Wednesday, November 10, 2004
Google has taken the first step towards acknowledging the role of webmasters, Search Engine Marketing consultancies (SEM's), and agencies in spreading the gospel about its AdWords paid search advertising program. The company has announced a new program dubbed Google Advertising Professionals, which offers new tools and resources as well as a training and certification component.
"We've opened the door to programmatically recognizing the ecosystem," said Sukhinder Singh, Google's General Manager of Local Search and Third-Party Partnerships.
The most welcome development for those managing multiple accounts will be a new interface called My Client Center, offering SEM's the ability to oversee all accounts under their management with a single login. (No billing flow-through will be necessary to access client accounts, just permission from the client to do so.)
The program will be heavy on learning. Google will offer training modules and tips for increasing one's AdWords campaign management business. In addition, PPC advertising professionals will be given the chance to take an exam in order to become qualified Google Advertising Professionals. Those who pass with a grade of 75% or more will qualify to display a Google Advertising Professionals logo. The time-limited exam will cost $50 and "is intended to be rigorous," emphasizes Singh. Additional hurdles required before being permitted to display the logo include 90 days of experience using the My Client Center interface, and a modest $1,000 total spent within the interface.
To those who might think of this initiative as aimed at mainly small webmasters, Singh points out that the programs will benefit professionals who work at companies of varying sizes. Moreover, since this is just the first step in Google's now-formalized approach to encouraging and training what amount to resellers, Singh agrees that "there is the opportunity to differentiate further," adding more features and different streams in future. "For some time now, Google has recognized that there have been thousands of third parties doing this [promoting AdWords to their clients] organically on their own," says Singh.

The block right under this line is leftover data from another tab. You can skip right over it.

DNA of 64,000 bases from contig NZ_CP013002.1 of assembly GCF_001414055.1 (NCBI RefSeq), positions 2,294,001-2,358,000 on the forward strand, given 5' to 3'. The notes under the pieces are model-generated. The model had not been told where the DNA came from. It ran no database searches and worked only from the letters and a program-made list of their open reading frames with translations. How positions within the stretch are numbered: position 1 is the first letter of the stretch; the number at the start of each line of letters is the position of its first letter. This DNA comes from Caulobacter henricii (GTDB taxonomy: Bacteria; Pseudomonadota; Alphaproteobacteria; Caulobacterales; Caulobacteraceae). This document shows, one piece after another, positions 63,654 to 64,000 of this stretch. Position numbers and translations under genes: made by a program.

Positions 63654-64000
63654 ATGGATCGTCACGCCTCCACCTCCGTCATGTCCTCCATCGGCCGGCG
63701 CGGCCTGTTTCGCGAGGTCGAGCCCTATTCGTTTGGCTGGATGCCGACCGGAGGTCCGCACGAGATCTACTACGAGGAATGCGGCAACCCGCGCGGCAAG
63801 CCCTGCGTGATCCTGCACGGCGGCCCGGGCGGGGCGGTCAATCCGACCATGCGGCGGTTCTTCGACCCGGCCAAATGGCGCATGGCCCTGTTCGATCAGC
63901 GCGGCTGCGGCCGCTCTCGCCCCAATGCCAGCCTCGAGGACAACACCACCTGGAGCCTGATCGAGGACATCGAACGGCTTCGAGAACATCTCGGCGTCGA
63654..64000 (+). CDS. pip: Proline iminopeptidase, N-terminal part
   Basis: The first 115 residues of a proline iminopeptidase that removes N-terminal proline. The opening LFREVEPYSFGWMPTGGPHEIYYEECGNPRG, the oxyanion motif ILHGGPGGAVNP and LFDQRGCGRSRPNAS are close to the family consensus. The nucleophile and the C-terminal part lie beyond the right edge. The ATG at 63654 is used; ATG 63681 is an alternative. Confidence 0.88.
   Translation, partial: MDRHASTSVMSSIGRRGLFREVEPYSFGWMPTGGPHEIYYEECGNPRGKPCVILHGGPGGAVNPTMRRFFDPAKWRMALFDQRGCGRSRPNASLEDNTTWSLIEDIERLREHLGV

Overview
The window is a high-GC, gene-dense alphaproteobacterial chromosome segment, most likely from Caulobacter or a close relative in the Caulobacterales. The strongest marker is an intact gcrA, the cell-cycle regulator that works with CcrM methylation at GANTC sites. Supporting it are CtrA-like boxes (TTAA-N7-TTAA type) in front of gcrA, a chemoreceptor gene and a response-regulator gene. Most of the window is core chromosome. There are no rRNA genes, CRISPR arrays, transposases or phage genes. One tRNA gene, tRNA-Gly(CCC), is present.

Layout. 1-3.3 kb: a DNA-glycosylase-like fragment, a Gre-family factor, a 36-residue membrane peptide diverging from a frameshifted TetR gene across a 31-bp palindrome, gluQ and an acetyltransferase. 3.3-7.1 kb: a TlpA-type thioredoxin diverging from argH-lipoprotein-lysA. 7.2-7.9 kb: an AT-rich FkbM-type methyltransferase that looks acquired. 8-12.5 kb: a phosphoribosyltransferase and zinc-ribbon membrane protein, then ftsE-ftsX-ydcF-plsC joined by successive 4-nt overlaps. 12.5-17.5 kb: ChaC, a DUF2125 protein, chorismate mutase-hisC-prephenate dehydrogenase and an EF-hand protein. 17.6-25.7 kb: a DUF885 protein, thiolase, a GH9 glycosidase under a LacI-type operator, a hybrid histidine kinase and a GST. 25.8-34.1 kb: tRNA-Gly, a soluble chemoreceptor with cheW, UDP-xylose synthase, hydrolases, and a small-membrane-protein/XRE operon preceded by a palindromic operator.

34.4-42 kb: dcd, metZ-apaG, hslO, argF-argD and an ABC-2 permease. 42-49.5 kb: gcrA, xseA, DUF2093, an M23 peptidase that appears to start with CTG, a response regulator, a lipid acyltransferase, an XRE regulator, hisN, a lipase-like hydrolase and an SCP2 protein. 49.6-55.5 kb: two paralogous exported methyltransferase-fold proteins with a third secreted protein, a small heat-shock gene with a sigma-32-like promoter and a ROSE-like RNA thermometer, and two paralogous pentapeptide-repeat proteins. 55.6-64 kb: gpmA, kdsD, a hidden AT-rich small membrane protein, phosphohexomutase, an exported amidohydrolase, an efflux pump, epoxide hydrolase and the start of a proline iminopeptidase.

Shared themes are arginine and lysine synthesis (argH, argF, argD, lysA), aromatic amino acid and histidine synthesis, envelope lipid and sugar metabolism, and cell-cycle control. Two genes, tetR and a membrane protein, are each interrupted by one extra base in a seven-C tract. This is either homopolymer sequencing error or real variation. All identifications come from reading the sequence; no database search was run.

This recognition has not yet translated into a formal triage of small-timers vs. big spenders, it seems, even if one is aware that big spenders have important informal relationships with Google salesforces. For now, Google's initiative seems intended to ensure basic competence amongst those advocating PPC marketing, while giving them some resources to better do their jobs. These include tips on what to charge for professional services. This handy primer does come off a bit funny given the high percentage of Googlers who are much more intimately familiar with the world of salary and options than they are with the much grittier realities of open marketplace competition. Maybe it's a good thing that Google doesn't get too esoteric with discussions of the business models of your average webmaster, as that reality could be sobering enough to make one want to come up with a better business idea, like, say, starting a new search engine.
If Google Advertising Professionals are tantamount to resellers, formalized recognition in the form of reseller commissions can't come too soon. For now, Google has no stated plans to offer such commissions, but one assumes that could change.
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Andrew's book, Winning Results With Google AdWords, (McGraw-Hill, 2nd ed.), is still helping tens of thousands of advertisers cut through the noise and set a solid course for campaign ROI.
And for a glowing review of the pioneering 1st ed. of the book, check out this review, by none other than Google's Matt Cutts.
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